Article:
With this much passion and dedication for film, you can tell that she has been immersed in it from an early age. Starting with theater when she was around 9 years old, she participated in school plays and community theater.
“It went from hobby to a serious pursuit when I got to high school. I specialized in acting when I was at Blake High School here in Tampa. From there, I kept theater going during my undergrad at Penn State. It was somewhere in my junior year of college that I started to find myself attracted more to film. I was getting into independent and foreign films, more in terms of movements than specific people (French New Wave, ‘90s American Indie Cinema, and so forth.). Even when I was directing small scenes in a theater setting, I envisioned them cinematically. So a few years later, when I found myself stalled out in my postgrad life, I decided to go back to school but really make a crack at film studies. I am fascinated by the art of filmmaking, but writing about it, appreciating it and being able to study it in all its facets is where I am most comfortable,” she says.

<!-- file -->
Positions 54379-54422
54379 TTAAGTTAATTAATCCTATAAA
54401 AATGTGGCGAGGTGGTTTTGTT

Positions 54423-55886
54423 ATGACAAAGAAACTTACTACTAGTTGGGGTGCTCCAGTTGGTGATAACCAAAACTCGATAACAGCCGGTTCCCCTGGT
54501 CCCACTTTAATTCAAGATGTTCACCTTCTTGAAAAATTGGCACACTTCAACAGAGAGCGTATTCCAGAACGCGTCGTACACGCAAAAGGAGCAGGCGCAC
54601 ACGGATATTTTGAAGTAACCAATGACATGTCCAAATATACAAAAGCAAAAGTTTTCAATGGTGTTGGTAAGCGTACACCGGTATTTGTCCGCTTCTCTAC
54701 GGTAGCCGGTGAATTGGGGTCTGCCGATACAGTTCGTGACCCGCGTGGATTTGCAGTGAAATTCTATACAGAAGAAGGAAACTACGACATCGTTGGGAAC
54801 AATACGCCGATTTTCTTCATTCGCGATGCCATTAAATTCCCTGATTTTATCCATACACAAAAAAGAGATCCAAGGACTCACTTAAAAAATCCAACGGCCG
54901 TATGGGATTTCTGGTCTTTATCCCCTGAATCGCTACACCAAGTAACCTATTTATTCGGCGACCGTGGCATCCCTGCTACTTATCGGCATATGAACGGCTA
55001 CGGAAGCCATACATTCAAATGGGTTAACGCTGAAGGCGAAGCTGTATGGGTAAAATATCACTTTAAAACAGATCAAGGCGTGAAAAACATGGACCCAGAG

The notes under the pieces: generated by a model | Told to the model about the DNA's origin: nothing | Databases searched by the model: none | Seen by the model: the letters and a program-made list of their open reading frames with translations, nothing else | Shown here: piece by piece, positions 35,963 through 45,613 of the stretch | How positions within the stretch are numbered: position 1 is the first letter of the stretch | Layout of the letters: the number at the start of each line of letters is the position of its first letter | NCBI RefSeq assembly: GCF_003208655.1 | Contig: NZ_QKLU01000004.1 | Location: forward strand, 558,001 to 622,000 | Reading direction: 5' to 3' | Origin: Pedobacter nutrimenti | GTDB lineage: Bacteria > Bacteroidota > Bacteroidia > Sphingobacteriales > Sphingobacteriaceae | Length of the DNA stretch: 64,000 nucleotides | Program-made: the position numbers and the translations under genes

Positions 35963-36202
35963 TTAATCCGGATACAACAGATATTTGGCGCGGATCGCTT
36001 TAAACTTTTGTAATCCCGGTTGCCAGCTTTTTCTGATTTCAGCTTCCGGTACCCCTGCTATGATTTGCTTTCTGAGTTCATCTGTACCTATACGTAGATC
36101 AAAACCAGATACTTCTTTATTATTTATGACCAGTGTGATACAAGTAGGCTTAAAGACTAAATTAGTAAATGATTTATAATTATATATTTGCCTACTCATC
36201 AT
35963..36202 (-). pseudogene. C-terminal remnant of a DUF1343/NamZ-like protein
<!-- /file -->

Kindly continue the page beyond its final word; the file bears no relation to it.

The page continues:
“I started as a film critic during my master’s degree in London in late 2014. I’ve been growing since then, ending up where I currently am, working as an entertainment writer at Bustle. I wish I had the knack for actual filmmaking! I make a decent director and actor but if I had it my way, I’d try my hand at cinematography. But the chips fells in such a way that I’m much better at film writing,” she confesses. “I love writing, that’s my niche in this crazy world. Aside from writing, building The Filmme Guild is where I devote my the rest of my energy and time because I want to create something exciting but artistically meaningful here in Tampa and St. Pete.”
With such a powerful platform to discuss these films, the community can create deeper meaning and understanding of not just the artwork itself, but also the world around us.